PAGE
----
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Horizon 2020
The EU Framework Programme for Research and Innovation.
For more on project funding and the Horizon 2020 Programme, visit the H2020 web site

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 Research Information Centre

Updated: Thu, 28 Aug 2014  

Here are some of the most recent articles to be published. Select a theme or country from the menus on the left to see more articles - or choose Headlines or Success stories from the menu above.

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Photo of a concrete structure where the formwork has been fabricated on a robot installation
  Boring buildings be gone
A new process for concrete buildings has robots cutting mould shapes and bending the steel reinforcement. Self-compacting concrete fills the mould, giving smooth, organic-looking buildings, but without the usual cost. The technologies, developed by EU-funded researchers, are already on the market.

Photo of a man
  Behind the mask of biometric security
How reliable is biometric security? Computers recognize us by our faces, voices and fingerprints, but can we trick them by pretending to be someone else? In this edition of Futuris Denis Loctier finds out just how easily this can be done.

Photo of a lady in a cooks uniform
  3D food printing technology to help people with chewing difficulties
Food is an important part of any person's well-being. However, for people who might suffer from chewing or swallowing difficulties, eating a nutritious, balanced diet that is also appealing could be a challenge.

photo the scales of Themis
  What to do about rising inequality
An EU-funded study has resulted in the most comprehensive picture yet of the widening income gap across Europe between top earners and other workers - and how it affects societies. It will help policymakers make informed decisions on how best to reduce the gap - and support those who are falling behind.

photo of lake in the mountains
  Improving public health in Europe through better air quality information
PASODOBLE project has developed a European-wide system, called 'Myair', to deliver essential air quality data to environmental officials, doctors and hospitals, as well as to the public at large.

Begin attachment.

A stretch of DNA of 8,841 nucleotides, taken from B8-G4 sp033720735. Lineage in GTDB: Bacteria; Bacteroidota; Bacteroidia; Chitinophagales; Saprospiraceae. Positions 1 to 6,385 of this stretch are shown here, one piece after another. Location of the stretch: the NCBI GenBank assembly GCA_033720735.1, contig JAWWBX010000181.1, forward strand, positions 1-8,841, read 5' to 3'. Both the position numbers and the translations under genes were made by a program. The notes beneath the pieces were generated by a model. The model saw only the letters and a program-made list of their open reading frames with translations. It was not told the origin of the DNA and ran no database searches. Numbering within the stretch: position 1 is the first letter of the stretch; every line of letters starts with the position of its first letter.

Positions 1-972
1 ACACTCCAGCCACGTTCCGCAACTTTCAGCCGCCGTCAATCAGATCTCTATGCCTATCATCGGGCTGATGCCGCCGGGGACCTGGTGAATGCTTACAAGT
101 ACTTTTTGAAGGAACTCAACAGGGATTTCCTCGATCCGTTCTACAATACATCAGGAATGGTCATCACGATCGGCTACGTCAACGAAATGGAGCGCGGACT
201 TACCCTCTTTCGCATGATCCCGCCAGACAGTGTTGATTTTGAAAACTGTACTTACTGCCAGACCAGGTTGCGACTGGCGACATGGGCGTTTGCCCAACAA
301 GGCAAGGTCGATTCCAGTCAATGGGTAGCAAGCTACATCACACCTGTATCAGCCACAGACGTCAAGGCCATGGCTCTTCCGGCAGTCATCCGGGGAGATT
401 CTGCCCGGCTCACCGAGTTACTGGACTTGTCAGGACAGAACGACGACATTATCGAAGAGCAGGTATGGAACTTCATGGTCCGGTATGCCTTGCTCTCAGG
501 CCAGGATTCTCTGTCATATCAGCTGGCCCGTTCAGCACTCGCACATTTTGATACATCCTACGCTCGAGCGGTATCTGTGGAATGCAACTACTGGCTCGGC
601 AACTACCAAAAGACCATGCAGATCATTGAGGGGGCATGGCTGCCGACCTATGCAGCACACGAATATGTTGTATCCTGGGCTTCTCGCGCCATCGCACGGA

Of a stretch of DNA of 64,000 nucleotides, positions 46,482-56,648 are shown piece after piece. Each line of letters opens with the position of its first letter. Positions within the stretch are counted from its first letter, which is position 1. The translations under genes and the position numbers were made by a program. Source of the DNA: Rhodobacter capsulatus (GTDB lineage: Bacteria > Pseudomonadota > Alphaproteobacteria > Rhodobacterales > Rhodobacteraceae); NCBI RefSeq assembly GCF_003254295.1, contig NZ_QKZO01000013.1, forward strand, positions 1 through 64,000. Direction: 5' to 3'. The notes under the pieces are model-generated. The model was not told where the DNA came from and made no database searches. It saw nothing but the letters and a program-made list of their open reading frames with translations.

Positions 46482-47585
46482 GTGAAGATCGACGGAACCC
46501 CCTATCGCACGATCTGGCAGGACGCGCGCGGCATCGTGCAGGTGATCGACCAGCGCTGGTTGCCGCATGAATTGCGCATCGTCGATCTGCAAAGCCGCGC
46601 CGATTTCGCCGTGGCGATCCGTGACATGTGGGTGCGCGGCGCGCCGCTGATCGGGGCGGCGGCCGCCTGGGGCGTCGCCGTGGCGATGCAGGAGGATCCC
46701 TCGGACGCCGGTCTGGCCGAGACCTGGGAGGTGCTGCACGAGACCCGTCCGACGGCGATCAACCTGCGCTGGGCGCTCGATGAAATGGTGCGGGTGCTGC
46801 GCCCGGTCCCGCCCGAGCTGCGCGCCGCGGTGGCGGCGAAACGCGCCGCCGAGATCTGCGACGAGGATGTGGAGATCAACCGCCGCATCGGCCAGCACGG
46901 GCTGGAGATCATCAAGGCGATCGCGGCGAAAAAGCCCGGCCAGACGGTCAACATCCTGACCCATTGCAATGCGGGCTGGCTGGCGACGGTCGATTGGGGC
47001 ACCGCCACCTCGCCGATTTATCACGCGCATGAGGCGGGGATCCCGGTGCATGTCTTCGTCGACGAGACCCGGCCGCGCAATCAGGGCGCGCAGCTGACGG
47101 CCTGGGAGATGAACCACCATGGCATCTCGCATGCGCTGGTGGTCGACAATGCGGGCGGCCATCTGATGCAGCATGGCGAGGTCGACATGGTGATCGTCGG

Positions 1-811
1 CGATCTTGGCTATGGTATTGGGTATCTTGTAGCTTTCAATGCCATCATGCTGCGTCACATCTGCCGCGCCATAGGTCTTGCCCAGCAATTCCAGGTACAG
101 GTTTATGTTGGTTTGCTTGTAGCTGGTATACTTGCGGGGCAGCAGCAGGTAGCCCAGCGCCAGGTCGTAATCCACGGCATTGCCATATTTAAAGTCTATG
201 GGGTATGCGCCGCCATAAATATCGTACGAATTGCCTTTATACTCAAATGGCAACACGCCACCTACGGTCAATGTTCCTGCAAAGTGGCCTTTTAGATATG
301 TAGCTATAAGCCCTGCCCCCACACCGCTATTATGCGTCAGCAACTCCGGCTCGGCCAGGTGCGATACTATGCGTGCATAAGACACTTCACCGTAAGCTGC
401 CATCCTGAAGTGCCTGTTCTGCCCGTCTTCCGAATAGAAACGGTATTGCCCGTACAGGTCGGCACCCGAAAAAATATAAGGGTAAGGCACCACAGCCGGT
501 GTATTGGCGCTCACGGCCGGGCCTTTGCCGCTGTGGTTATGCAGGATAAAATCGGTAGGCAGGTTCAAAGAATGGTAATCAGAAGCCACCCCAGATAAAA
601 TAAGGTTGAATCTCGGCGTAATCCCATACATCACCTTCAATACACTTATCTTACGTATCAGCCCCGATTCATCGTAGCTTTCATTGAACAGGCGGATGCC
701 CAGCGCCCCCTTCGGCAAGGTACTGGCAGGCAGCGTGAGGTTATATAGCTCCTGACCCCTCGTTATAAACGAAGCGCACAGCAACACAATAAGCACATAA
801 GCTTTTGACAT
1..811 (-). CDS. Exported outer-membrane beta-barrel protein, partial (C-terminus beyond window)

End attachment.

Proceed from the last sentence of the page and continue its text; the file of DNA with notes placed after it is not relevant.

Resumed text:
photo of little girl on the meadow in sunglasses
  Setting common standards to boost smart metering
One of the innovations expected to help Europe reduce its energy use and cut emissions is the smart meter, which shows exactly how much gas and electricity is being used in real time. Various smart meters have been produced in recent years, but the widespread introduction of advanced metering infrastructures has been blocked by the lack of widely accepted open standards to ensure the interoperability of systems and devices.

photo of big truck on the road
  Where a tyre contacts a road-a blueprint for a better interaction
Driving could become safer, quieter and greener thanks to TYROSAFE, an EU-funded project that has completed research on road surface and tyre interactions. A follow-on project is already using the results to develop common standards across Europe for monitoring such interactions.

photo of girl at doctors office
  The cross-border initiative focused on defence against diabetes
Type 1 diabetes results from abnormal activity of the body's immune system and it is on the rise in European children and adolescents. A European research project aims to find out why the cleanliness long assumed to be the best defence against this disease could actually be the cause of it.

photo of a woman with shoes in a box
  An instant, custom-fitted shoe technology for the perfect footwear
An EU-funded research project, ShopInstantShoe, has built a technology to personalise fashionable shoes for consumers using memory shape materials. The system, which can be used for any footwear, molds the size, shape and design of the shoe based on the exact size of the consumer's foot.

Photo of a car
  Ensuring electronic components are the real deal
Cars in Europe are consuming an increasing amount of energy. Reducing the weight of vehicles by using lighter materials, however, would radically decrease their demand for fuel, while at the same time lessening their impact on the environment and lowering costs.

Photo of 2 researchers giving us the thumbs up
  Boosting research to defeat cancer